..Wilco’s sixth studio album, Sky Blue Sky, sounds like the long-awaited follow-up to 1996′s Being There — while it lacks the ramshackle shape-shifting and broad twang of that earlier album, Sky Blue Sky represents a shift back to an organic sound and approach that suggests the influence of Neil Young’s Harvest and the more polished avenues of ’70s soft rock. Sky Blue Sky also marks Wilco’s first studio recordings since Nels Cline and Pat Sansone joined the group, and they certainly make their presence felt …
~Mark Deming (allmusic.com)
Brian Peter George St. John le Baptiste de la Salle Eno, RDI (born 15 May 1948 and originally christened Brian Peter George Eno), professionally known as Brian Eno or simply as Eno, is an English musician, composer, record producer, singer, and visual artist, known as one of the principal innovators of ambient music.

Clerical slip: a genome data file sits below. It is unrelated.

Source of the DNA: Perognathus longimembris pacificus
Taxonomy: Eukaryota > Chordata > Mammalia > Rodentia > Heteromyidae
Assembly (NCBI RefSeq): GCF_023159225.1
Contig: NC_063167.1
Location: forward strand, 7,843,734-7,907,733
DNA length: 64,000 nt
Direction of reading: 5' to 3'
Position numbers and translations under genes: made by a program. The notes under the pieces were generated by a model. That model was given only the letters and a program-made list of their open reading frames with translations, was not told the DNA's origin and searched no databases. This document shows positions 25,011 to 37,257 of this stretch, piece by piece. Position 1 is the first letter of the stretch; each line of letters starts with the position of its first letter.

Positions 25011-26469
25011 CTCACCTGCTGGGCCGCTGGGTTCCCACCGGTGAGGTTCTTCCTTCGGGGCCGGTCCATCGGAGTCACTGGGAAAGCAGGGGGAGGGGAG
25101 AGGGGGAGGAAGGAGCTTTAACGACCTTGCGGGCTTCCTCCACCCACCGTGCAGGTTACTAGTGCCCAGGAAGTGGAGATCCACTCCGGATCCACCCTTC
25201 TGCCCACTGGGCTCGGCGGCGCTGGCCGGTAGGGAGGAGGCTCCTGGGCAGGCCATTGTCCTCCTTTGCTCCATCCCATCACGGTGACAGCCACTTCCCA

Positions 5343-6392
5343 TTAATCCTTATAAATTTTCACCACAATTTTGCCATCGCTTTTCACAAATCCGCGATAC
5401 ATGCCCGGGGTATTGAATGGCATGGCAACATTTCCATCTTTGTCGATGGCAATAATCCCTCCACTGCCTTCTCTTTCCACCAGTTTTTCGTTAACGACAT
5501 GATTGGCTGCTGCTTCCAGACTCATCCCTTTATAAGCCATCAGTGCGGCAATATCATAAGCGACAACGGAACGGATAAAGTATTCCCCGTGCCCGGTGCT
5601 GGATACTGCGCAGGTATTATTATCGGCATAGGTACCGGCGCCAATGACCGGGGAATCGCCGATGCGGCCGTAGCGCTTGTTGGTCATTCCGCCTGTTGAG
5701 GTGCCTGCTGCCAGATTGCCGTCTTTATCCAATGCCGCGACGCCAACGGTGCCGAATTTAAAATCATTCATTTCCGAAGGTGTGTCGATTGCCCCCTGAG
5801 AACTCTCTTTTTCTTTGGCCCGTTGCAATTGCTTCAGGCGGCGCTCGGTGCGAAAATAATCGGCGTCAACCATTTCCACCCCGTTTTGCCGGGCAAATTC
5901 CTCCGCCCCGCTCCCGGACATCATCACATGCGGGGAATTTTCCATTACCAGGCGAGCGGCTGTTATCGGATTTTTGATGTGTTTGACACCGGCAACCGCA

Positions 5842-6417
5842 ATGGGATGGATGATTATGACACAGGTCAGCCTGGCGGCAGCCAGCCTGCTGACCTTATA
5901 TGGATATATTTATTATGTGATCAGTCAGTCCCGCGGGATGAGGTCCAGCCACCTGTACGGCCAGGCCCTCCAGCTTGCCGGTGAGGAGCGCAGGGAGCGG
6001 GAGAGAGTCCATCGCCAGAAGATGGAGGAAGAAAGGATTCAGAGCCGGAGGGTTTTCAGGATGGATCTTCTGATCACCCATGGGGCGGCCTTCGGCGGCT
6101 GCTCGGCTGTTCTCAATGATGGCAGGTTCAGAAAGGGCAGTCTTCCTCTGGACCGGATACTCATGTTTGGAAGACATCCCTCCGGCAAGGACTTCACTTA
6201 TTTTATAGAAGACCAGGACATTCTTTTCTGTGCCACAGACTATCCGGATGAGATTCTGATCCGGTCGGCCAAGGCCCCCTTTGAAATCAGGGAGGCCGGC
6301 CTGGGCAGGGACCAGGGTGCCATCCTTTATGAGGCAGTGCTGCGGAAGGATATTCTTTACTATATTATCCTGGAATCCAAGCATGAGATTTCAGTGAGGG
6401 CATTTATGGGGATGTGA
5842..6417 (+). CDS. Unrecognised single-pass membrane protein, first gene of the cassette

Richard Edward Arnold (May 15, 1918 – May 8, 2008), known professionally as Eddy Arnold, was an American country music singer who performed for six decades. He was a so-called Nashville sound (country/popular music) innovator of the late 1950s, and scored 147 songs on the Billboard country music charts, second only to George Jones. He sold more than 85 million records. A member of the Grand Ole Opry (beginning 1943) and the Country Music Hall of Fame (beginning 1966), Arnold ranked 22nd on Country Music Television’s 2003 list of “The 40 Greatest Men of Country Music.” He co-wrote the country and pop standard “You Don’t Know Me”.